Cookies "cannot be used to 'steal' information about you or your computer system". They can only be used to "store information that you have provided at some point" for use by a particular site [emphasis ours; from the W3C Consortium - the standards forming body for the World Wide Web].

What websites know about you (regardless!).

Whenever you visit a web site, it has access to the following information regardless of whether cookies are enabled [from Cookie Central]:

The managers of websites can use this information in any way they wish. Typically it is used to gather information of interest for business marketing purposes. For Protein Explorer development, we have used it to decide how much effort to put into supporting various screen resolutions, operating systems, and browsers.

Are cookies for everyone?

Why would anyone want to disable cookies? "One of the less admirable uses of cookies, and the one that is causing all the controversy, is its use as a device for tracking the browsing and buying habits of individual web users." When a group of sites use a common marketing service, your browsing and buying habits can be pooled into a central database. The advertisements you see popping up on many sites may come from a central marketing service, and along with the ads may come cookies. "This information is also in the server's log files and so the use of a cookie here does not increase a server's ability to track you, it just makes it easier." [Quotes and information from the DOE/CIAC Bulletin cited above.]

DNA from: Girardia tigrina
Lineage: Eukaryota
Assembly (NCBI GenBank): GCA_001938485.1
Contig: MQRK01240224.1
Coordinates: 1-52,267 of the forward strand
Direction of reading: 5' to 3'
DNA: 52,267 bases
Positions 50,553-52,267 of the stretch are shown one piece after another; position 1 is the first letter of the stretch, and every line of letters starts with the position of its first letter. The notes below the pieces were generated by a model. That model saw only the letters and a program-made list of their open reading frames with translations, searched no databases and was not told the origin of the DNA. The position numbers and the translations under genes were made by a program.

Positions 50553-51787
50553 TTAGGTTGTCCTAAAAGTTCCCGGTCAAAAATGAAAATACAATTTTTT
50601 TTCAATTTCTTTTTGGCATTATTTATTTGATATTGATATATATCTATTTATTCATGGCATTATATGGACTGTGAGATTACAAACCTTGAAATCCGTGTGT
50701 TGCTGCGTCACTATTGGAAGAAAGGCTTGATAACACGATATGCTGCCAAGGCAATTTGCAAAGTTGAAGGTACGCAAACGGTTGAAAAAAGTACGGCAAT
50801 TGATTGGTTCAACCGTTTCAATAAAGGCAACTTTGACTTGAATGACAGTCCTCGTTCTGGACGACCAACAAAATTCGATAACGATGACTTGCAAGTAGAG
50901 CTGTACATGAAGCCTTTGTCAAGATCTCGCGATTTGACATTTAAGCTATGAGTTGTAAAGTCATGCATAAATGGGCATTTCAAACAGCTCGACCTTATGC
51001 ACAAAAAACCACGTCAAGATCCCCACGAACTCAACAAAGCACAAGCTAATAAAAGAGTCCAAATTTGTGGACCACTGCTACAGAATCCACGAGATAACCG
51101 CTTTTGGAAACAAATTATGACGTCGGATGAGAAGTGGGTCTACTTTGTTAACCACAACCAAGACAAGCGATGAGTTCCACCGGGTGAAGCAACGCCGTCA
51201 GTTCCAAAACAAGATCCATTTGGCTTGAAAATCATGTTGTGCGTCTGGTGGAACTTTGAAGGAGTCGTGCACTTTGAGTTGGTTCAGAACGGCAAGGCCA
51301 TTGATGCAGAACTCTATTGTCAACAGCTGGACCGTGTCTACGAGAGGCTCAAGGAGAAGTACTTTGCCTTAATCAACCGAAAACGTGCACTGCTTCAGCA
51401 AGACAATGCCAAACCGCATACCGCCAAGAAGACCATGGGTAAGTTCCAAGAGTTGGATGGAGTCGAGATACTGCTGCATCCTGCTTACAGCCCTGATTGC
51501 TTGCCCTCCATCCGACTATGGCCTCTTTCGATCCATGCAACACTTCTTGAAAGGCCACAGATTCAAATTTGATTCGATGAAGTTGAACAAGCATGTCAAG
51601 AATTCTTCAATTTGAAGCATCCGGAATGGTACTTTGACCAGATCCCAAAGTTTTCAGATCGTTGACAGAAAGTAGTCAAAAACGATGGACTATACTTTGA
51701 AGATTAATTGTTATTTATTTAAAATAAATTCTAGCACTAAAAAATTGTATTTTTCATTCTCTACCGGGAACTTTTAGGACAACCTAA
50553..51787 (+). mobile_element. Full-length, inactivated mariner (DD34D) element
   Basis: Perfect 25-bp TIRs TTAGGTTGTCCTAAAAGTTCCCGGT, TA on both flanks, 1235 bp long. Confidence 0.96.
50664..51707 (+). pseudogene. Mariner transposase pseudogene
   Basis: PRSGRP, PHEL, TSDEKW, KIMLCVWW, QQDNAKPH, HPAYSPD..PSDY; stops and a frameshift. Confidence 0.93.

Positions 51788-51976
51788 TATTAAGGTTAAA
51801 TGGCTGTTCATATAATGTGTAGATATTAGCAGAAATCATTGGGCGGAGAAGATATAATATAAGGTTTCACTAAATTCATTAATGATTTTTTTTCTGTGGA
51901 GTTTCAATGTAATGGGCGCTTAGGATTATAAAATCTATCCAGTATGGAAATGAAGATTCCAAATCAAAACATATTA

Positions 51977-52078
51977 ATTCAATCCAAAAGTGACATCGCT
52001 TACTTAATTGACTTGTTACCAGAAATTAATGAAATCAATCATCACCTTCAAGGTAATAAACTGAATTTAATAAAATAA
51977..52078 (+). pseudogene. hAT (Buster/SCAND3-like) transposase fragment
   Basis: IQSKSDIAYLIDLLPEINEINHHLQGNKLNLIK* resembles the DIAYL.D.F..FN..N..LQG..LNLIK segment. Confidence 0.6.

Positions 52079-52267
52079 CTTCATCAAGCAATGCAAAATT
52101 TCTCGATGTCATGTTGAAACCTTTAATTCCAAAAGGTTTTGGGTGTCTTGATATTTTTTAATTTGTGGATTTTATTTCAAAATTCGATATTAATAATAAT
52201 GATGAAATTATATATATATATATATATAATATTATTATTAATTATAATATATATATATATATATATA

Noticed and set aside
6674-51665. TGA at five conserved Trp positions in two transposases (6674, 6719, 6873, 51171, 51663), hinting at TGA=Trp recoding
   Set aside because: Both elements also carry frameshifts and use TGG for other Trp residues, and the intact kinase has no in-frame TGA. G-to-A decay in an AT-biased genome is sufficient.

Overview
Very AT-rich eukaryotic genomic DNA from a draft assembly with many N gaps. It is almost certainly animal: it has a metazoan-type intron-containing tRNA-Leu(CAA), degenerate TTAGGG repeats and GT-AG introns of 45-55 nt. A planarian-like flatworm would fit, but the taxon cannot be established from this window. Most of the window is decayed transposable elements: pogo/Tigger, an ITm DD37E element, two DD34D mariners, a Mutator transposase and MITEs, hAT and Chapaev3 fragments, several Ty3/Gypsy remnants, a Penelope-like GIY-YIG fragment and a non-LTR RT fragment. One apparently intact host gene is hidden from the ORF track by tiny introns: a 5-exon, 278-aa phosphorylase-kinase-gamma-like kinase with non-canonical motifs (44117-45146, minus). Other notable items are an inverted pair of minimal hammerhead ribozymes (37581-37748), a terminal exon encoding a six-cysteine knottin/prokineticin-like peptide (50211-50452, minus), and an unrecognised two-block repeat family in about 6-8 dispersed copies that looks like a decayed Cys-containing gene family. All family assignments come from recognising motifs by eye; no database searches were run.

Cookie Control.

If you wish to control the use of cookies on your computer, there are several ways you can do this. Most web browsers can be set either to disallow cookies, or to require you to confirm or deny setting every cookie. Netscape 4's cookie options are under Edit, Preferences, Advanced. In Internet Explorer 6, go to Tools, Internet Options, Privacy.

Disallowing cookies will prevent Protein Explorer from working. Approving every cookie will make using the Protein Explorer, and many other web sites, unacceptably cumbersome.